How mercilessly the Obama 'A-team' - the 'cautious, tactical manager' and his French 'new-signs' - relegate the 'non-participants', the 'B-players', even those who so earnestly still want to be 'A-players'.
And how readily spectator-glazed journalists fascinate themselves in scoring all their performances: the 'star president', playing resolute 'striker for the world'; the 'self-injured' PM, as though he's failed some alpha fitness test; and, of course, for the Guardian, that dark 'Russian stopper', Putin, the obstructionist spoiler who seems intent only on ruining the whole 'noble game'.
And so, while our 'heroic away man' takes on the' home villain', Cameron must make do with playing in the 'reserves', keeping up some crowd attention with his apparent pledge to increase humanitarian help for Syria.
For the Guardian's political editor Patrick Wintour, it's still a laudable role, but, alas, not one that can raise him back up to the premiership, not one to match the glory days of former good 'ol boys:
"And what of Cameron? It was in St Petersburg, at an earlier G8 summit, that President George Bush famously greeted Tony Blair "Yo, Blair". After his ignominious and mishandled defeat in the Commons last week, relations between the current UK prime minister and US president are more strained. Cameron has been stripped of a central role at this summit, and heavily blames the politicking of Labour leader Ed Miliband. But Cameron has worked as hard as possible within the confines of the Commons vote to show his determination to shake the world out of its lethargy at what he regards as the biggest humanitarian crisis of this century.For the war-cheering Wintour, then, a 'match summary' of "noble cause" and commendable effort: Cameron 'playing for the jersey', even if he didn't, this time, share in the main spotlight.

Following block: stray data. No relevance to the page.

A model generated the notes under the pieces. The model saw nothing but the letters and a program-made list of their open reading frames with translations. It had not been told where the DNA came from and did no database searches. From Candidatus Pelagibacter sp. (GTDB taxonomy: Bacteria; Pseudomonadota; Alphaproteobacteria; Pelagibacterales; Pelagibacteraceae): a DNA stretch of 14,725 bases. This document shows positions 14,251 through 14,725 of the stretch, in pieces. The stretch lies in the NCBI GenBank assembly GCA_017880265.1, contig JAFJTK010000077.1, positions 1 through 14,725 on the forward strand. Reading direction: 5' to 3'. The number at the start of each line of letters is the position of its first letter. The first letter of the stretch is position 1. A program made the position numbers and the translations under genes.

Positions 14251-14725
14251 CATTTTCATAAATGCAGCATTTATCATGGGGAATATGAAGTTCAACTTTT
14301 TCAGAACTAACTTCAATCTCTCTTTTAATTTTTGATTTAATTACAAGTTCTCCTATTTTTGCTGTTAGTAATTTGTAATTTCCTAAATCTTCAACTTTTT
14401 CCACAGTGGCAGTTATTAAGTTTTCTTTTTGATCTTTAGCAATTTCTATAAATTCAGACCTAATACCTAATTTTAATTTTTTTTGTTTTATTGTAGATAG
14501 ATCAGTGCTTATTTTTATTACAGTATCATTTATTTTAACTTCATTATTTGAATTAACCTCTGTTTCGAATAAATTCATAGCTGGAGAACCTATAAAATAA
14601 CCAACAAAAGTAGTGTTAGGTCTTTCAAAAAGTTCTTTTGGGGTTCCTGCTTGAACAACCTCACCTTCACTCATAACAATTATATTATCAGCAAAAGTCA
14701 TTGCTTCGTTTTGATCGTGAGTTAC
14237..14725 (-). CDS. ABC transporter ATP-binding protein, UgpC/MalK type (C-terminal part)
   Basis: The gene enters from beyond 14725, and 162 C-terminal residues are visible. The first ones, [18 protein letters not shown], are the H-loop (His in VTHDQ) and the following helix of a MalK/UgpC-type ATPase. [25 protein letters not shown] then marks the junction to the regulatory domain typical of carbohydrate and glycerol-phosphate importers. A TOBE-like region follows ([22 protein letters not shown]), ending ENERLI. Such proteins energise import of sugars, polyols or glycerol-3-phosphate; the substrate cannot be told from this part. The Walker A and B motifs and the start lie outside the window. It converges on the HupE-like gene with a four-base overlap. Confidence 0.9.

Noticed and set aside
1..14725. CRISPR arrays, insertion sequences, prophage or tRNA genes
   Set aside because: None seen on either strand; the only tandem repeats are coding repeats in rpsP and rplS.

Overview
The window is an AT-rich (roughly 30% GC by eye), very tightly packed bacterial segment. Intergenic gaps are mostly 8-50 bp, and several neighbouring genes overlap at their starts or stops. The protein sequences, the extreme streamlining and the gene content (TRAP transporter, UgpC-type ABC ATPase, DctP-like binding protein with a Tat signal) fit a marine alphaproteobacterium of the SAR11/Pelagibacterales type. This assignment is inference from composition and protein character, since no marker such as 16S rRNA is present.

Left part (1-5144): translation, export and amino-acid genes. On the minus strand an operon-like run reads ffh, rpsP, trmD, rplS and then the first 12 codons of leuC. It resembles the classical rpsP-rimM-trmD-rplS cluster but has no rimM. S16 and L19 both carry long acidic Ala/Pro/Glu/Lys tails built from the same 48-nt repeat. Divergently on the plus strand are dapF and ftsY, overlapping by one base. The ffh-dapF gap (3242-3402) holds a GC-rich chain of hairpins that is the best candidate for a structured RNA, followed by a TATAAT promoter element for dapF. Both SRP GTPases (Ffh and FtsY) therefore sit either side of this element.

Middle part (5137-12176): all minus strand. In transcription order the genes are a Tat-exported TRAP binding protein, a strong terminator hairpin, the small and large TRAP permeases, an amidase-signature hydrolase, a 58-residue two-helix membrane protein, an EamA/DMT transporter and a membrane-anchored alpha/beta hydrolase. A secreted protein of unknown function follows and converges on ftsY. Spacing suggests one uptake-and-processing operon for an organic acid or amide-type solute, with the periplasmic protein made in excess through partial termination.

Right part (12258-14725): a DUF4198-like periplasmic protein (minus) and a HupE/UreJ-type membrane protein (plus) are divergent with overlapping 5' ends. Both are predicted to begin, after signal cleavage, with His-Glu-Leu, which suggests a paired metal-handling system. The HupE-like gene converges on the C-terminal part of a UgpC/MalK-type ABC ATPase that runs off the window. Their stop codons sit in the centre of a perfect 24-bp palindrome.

At a session on Thursday night, including a discussion with Putin, Cameron pressed the case for more funding to help refugees, the need to create humanitarian routes so aid convoys can drive into Syria safely and the need for better chemical weapons protection for Syrians under attack from Assad. It is a noble cause to fight, even if it is not the central role he planned, standing shoulder to shoulder with Obama as he made the case for military action. (Italics added.)"
The stalwart Guardian and its senior defenders of power; as with Blair and Iraq, ever-reliable team-mates.
Still, there can be little doubting the UK's ongoing commitment to the main war game, the determination to remain in the big directors box, priorities ruthlessly enforced even as the citizen crowd boo and reject their warmongering play.
And while it may seem that, after all its loyal support in Iraq, Afghanistan and Libya, Britain is 'only as good as it's last game', America still knows that 'our' little country, clinging to that proud imperialist status, is ever on-side.
Doesn't it all say so much about the twisted psychology of the powerful, the preening of high ego, its media encouragement, and how that craving for top-league inclusion can drive the lust for executive-level violence?